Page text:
On one hand, yes, we are arguably at the peak of these key hardware categories, particularly when you add them all together. As a result, we are likely to see modest declines in unit shipments from this point forward. After a 30+-year run of growth, that’s tough news to take.

But there is hope in hardware-land. It just requires thinking about the market in a different way.</p>
hardware 
april 2016 by charlesarthur
Xiaomi finally releases 2015 sales stats » Tech in Asia
Erik Crouch:
<p>The case of the missing phone statistics has finally been solved – today, Xiaomi revealed that it sold 70m smartphones in 2015, a number below even their most modest predictions.

It’s been apparent for a while that <a href="https://www.techinasia.com/xiaomi-hit-smartphone-sales-targets-year">something went wrong for Xiaomi in 2015</a>. In 2014, the company predicted that they would sell 100m phones in the coming year – an estimate that was promptly bumped down to 80m last March.

When late 2015 rolled around, and China’s techies eagerly awaited the company’s sales report, they were met with silence. CEO Lei Jun talked in December about how the company “does not emphasize goals such as smartphone sales anymore,” which certainly didn’t build anyone’s confidence that the company had met its targets.</p>


As Crouch notes, 2016 could be make or break. With China's smartphone market slowing down, it really needs to find something fresh.
xiaomi  hardware 
january 2016 by charlesarthur
Macbook charger teardown: the surprising complexity inside Apple's power adapter » Righto
The wonderful Ken Shirriff, who does electronics teardowns of fabulous sophistication and insight:
<p>The Macbook 85W charger costs $79 from Apple, but for $14 you can get a charger on eBay that looks identical. Do you get anything for the extra $65? I opened up an imitation Macbook charger to see how it compares with the genuine charger. From the outside, the charger looks just like an 85W Apple charger except it lacks the Apple name and logo. But looking inside reveals big differences. The photos below show the genuine Apple charger on the left and the imitation on the right.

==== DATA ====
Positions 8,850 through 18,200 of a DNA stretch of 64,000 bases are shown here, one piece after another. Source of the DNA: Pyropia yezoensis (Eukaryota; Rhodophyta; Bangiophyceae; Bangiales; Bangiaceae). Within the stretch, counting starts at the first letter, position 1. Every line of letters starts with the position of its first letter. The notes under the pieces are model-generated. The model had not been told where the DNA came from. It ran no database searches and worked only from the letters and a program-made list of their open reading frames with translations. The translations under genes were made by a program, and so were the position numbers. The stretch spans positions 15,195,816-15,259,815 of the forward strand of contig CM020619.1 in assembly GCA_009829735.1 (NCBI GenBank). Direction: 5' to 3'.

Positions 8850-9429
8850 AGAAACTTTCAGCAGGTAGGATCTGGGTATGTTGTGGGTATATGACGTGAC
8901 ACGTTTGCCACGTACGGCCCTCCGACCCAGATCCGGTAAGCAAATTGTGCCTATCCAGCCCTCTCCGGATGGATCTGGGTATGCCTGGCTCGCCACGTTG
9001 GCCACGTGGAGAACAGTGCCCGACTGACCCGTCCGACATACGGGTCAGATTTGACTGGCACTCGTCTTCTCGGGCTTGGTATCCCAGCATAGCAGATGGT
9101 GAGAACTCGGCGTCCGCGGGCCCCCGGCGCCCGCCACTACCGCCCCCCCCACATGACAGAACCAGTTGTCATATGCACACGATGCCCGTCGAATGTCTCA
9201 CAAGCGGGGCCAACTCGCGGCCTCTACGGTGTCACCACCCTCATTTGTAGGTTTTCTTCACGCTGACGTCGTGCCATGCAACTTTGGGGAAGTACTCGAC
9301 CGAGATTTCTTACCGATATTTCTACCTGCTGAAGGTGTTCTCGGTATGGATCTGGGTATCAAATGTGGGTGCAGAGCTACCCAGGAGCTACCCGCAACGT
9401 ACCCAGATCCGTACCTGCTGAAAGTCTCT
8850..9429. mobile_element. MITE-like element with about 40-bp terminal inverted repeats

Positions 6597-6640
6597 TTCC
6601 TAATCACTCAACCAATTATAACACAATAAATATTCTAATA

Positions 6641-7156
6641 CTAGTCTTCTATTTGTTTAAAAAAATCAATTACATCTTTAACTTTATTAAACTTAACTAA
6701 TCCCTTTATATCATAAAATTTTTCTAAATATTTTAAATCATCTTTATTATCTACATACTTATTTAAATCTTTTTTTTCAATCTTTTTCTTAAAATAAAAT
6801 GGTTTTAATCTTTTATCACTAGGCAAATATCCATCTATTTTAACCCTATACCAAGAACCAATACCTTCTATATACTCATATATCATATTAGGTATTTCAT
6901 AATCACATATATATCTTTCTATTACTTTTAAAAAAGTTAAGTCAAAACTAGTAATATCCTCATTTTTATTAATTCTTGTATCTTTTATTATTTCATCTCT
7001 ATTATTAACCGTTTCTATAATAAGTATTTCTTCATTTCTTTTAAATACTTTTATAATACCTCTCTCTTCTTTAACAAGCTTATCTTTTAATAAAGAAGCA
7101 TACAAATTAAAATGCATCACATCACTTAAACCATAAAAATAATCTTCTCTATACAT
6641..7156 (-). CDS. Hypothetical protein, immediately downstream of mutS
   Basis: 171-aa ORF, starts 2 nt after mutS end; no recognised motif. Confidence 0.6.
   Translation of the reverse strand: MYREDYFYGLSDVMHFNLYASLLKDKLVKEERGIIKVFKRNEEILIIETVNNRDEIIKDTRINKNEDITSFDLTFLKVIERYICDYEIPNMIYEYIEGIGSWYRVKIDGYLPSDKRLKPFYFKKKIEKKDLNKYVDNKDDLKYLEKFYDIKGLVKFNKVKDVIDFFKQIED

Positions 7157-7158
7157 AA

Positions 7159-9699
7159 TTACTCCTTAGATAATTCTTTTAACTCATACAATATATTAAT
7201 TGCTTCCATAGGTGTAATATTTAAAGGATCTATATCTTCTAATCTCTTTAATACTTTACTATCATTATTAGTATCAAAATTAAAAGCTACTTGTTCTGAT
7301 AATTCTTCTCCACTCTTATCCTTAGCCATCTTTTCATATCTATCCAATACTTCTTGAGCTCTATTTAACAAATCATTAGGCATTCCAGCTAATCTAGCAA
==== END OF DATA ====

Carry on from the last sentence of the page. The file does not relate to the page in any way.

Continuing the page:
<img src="https://lh3.googleusercontent.com/-RXb6yTnZauw/VkaSj7wVSVI/AAAAAAAAxX0/nql5QPa58F8/w850/top-comparison.jpg" width="100%" />
<em>Inside the Apple 85W Macbook charger (left) vs an imitation charger (right). The genuine charger is crammed full of components, while the imitation has fewer parts.</em>


The imitation charger has about half the components of the genuine charger and a lot of blank space on the circuit board. While the genuine Apple charger is crammed full of components, the imitation leaves out a lot of filtering and regulation as well as the entire PFC [Power Factor Correction] circuit. The transformer in the imitation charger (big yellow rectangle) is much bulkier than in Apple's charger; the higher frequency of Apple's more advanced resonant converter allows a smaller transformer to be used.</p>


Also included: a microprocessor with as much power as the original Mac.
apple  design  hardware 
november 2015 by charlesarthur
Why the floppy disk is still used today » Digital Trends
Brad Jones:
<p>Today, there’s a pleasing sense of nostalgia to the business model that mimics the product that [Tom Persky's company Floppydisks.com] sells — while half of orders come via the web store, the other half are typically completed over the phone.